By Marion Lee, CFRE
Donors were generous to local and state nonprofits at the end of 2018. At least, we think so, because we received quite a few calls and emails from friends and colleagues asking anew a question that has surfaced regularly for us since about 1992.
“How do we handle the transaction fee charged by the credit card companies?”
In 1992, credit card companies offering frequent flyer miles for airline and other travel became the rage, and in San Antonio donors began making significant gifts to charities using a plastic card. In 1992, the San Antonio Library Foundation received one of its first major credit card gifts of $15,000 for the new library to be charged in February of each year at $5000 per year. (You know, back in the days when you caught your finger in the imprint machine and had to remember to call each year to get the new expiration date.) There were no cvv numbers and we were just so excited to get the gift that the transaction fee was negligible but something brought to our attention by the bookkeeper later with a growl.
As we know, donors enjoy the convenience and perks (points, cash back, miles) that they receive when making a gift with a credit card. In an age when most donors under the age of 40 years will not consider making a gift unless it can be done by credit card and crowd funding through Big Give is popular, this is a question that should be addressed quickly and backed up with a standing policy.
Nonprofit organizations enjoy the quick receipt of funds through credit transactions and, in the cases of gifts paid over months or years, the credit card process simplifies the process and reduces administrative work, but, that pesky fee can take a significant chunk out of a gift. Transaction fees vary by company; we found 2.25% up to 3.80%, and sometimes also have other fees.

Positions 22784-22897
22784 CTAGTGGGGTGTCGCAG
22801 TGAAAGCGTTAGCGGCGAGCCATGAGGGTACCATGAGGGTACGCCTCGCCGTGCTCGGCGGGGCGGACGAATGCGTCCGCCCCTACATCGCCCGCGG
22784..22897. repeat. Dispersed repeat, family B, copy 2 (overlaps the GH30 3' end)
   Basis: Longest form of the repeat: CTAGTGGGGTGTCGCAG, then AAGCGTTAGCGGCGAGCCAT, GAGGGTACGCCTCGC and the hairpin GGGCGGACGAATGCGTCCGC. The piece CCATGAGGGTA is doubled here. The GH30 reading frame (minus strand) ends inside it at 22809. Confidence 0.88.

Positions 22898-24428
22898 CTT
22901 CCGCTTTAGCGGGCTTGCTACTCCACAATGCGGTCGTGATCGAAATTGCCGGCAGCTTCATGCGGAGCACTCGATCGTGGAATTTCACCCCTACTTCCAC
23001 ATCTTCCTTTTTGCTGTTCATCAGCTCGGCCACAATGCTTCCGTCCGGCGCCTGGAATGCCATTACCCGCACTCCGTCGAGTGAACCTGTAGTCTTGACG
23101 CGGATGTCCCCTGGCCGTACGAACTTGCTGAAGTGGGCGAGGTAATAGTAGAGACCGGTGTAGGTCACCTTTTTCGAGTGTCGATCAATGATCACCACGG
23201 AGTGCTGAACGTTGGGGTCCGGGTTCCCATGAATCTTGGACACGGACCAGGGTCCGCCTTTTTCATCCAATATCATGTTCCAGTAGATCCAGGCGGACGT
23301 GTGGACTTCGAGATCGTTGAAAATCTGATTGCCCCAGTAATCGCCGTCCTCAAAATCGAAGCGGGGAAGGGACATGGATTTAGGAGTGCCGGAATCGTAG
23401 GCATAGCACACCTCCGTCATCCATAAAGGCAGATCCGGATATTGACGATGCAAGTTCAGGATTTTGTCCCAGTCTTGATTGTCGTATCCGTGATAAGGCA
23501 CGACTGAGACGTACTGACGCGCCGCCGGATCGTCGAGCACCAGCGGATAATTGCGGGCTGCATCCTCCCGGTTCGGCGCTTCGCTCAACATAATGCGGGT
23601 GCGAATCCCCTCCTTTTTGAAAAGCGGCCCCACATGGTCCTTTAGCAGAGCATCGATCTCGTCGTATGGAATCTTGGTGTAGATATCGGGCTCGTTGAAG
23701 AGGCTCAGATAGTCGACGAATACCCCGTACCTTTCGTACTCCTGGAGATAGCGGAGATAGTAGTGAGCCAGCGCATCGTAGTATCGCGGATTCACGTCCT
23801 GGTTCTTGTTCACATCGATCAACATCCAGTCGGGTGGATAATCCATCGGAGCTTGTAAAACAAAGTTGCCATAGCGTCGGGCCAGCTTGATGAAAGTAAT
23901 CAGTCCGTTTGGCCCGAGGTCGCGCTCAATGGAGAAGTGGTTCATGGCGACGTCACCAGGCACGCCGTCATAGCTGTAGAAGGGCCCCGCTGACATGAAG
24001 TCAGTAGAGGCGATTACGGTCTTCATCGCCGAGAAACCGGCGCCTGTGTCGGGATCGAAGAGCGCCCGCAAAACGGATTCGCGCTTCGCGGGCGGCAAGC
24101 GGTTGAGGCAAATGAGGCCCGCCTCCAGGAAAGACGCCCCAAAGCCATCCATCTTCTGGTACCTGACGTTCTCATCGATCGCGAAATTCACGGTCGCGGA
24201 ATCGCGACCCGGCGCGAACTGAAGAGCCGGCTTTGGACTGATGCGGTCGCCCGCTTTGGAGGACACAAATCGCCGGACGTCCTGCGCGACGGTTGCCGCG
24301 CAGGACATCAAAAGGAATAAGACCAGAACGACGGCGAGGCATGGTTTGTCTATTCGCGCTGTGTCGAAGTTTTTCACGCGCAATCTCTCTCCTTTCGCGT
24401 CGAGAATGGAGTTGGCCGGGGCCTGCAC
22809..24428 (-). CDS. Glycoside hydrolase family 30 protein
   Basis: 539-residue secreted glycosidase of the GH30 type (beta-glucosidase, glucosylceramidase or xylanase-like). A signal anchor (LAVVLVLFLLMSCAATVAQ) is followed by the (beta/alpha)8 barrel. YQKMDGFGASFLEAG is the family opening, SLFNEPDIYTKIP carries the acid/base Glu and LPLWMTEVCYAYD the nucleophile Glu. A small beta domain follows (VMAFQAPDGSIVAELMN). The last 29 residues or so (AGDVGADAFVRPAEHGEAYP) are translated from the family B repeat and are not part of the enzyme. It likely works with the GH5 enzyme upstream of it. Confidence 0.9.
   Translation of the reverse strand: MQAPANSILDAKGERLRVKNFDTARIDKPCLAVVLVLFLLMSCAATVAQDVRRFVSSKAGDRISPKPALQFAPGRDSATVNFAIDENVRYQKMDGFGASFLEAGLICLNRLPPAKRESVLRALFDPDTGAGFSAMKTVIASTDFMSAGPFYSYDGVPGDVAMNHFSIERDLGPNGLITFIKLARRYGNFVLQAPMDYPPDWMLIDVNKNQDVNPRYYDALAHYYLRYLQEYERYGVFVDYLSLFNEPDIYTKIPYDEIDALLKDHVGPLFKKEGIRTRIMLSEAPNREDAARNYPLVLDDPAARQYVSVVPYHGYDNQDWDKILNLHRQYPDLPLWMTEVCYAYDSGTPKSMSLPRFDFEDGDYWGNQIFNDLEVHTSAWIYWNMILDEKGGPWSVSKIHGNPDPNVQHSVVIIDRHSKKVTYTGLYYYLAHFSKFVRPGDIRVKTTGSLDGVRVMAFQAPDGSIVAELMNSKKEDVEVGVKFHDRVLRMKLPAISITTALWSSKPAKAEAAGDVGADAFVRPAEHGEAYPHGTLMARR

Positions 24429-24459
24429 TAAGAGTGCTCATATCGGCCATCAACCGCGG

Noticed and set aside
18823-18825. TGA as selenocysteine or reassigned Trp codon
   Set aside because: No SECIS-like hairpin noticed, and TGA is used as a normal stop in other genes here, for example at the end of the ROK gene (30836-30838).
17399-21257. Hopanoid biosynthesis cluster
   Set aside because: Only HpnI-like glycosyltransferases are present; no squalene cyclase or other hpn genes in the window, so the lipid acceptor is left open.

In addition to our own sage advice, we decided to take the question of dealing with credit card fees via a mini email survey to a group of active professional development officers, executive directors, and foundation representatives. Thirty people were asked to participate in the survey and we want to express our thanks to the 22 friends who responded.
Our survey participants represent a variety of organizations and ages. 36% work with human service organizations, 18% represent higher education, 18% consultants, 14% work for local foundations, 9% from the arts and 5% from animal services. Ages ranged from mid 20s to late 60s, with the majority (36%) in their 40s/50s.
Of those surveyed, 32% of the participants have a software system that will capture credit card gifts, and 9% are seeking a system. Network for Good was recommended as a superior system several times.
Now for the big reveal: 59% of those surveyed said that the credit card transaction fee is the cost of doing business; 41% feel that the donor should be asked but not required to cover the fee and of the group who voted that the transaction fee is the cost of doing business, 41% are under the age of 50 years.
Our common goal is to make the giving experience easy, fulfilling and pleasant for our donors. Avoid injecting guilt into the conversation or online statements and, above all, begin the process of calculating the cost of doing business into your budgeting and, regardless of the decision you make, make it thoughtful and transparent.